A Letter to My Sons

This past Sunday was Father’s Day. As a dad myself, it was a chance to get a bit reflective. What would I tell my three boys if I had the chance? Here’s what I said.

A Letter to My Sons

There are occasions in our lives that prompt us to do some deep thinking.  For me at least, days like today are one of those times.  As I was preparing for this morning, I began thinking about what I would like to say to my sons if I had the chance.  You know, one of those deep, parental wisdom speeches that they won’t want to sit and listen to until I’m lying on my death bed and they’re hanging on my every word.  As I grow in my experience as a parent and Noah and Josiah and Micah grow up some of what I have to say to them will probably change, but hopefully not much.  As it turns out, there isn’t children’s church scheduled for today which means they’re stuck in here and have to listen to this.  Well…I can’t make them listen—when I figure that out I’ll let you know just after I patent it and retire—but they’re at least going to be in the room while I’m saying it.  Anyway, as something a bit different this morning, I’ll let you in my head and heart for a few minutes and then we’ll all go out and celebrate Father’s Day together. 

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Full Contentment

Having a life of meaning available to us is one thing. Living a life of meaning is something else. One can lead to the other, but the connection is not automatic. In this final installment in our series, Finding Meaning, we talk about the secret of not just having, but living a life filled with meaning and purpose. Keep reading to find out as we wrap up this thought-provoking journey.

Full Contentment

One of the things I have actively encouraged you guys to be doing is spending daily time in the Scriptures.  This is something I’ll keep encouraging and keep encouraging and keep encouraging because of how utterly transformational this practice is to the life of faith.  You simply cannot be a consistent, faithful follower of Jesus without regularly engaging with the Word of God.  It’s just not how it was designed to work.  And so you know that I’m not just saying you should be doing this without actually doing it myself, this past week I was working my way through Genesis 2-3 and I read something there that when I sat down to start working on this message came rushing to the front of my brain.  It was one of those cool times when God makes a connection between two different ideas in the Scriptures written by different authors living in different cultures separated by centuries of time that you just wouldn’t have made without Him.  The original thought struck me enough that you may have seen it on my blog this past week if you follow me there.  All of those entries, by the way, come out of my own quiet time.  If you ever want to know what I’m reading at the moment, it’s all right there for you.  I just want you to know that I’m in this with you.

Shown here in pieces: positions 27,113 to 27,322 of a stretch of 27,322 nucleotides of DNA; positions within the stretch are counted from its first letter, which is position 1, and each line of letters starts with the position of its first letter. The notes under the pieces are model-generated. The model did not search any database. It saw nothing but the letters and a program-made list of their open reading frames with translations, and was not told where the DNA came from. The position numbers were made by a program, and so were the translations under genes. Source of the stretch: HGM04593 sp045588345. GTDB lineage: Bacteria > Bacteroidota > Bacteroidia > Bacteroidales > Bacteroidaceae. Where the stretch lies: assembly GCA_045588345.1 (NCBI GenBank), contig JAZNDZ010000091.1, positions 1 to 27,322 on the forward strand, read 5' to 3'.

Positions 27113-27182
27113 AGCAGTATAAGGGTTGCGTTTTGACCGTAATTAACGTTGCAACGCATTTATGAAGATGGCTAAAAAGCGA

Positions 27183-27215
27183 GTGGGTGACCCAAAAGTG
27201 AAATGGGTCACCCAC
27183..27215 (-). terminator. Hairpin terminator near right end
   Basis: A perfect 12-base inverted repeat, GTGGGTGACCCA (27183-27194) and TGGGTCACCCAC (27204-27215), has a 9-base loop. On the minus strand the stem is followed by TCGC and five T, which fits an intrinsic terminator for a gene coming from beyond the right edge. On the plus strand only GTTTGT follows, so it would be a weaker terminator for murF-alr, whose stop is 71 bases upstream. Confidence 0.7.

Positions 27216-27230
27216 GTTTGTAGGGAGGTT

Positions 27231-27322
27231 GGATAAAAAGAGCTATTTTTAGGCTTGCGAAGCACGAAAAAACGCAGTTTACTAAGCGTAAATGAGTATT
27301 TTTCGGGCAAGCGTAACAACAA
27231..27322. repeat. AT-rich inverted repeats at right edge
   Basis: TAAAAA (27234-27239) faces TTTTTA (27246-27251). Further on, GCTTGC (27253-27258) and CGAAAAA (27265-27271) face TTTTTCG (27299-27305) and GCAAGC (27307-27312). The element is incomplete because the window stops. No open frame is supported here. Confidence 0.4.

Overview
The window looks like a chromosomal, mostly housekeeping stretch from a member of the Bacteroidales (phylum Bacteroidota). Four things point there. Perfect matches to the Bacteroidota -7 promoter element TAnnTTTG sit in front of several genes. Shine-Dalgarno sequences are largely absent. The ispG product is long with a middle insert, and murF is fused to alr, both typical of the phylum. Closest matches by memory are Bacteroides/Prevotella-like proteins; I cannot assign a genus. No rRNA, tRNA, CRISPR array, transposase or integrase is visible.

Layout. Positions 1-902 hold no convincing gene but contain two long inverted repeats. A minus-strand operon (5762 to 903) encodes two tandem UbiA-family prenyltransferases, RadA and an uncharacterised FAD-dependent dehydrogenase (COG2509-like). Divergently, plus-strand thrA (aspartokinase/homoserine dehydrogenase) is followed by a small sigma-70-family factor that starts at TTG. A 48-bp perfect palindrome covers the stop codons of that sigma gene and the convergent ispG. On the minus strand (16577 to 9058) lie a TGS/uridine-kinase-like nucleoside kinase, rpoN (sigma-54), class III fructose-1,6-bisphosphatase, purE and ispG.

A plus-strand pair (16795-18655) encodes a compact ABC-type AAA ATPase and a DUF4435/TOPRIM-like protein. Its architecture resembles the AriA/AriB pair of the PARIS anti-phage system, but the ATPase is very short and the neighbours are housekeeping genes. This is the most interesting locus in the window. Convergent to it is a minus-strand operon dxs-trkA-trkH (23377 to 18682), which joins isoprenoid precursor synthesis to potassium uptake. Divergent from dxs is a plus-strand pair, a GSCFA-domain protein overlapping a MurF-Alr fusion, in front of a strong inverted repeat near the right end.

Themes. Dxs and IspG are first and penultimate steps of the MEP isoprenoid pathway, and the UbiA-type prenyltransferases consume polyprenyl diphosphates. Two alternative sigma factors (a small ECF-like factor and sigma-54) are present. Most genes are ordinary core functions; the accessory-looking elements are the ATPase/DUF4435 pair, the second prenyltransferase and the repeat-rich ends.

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The Problem with Work

After a couple of weeks off, this week brings us to part four of our series, Finding Meaning. One of the places we turn to for meaning in our lives is often our work. And that makes a lot of sense at first blush. After all, by the nature of the beast, we invest a lot of our lives there. We might as well try to get as much out of it as we can. But as with pleasure and wisdom, seeking meaning in our work is a trap and when it springs, it will leave us empty and searching. Keep reading to find out how we can get the most out of the work we do.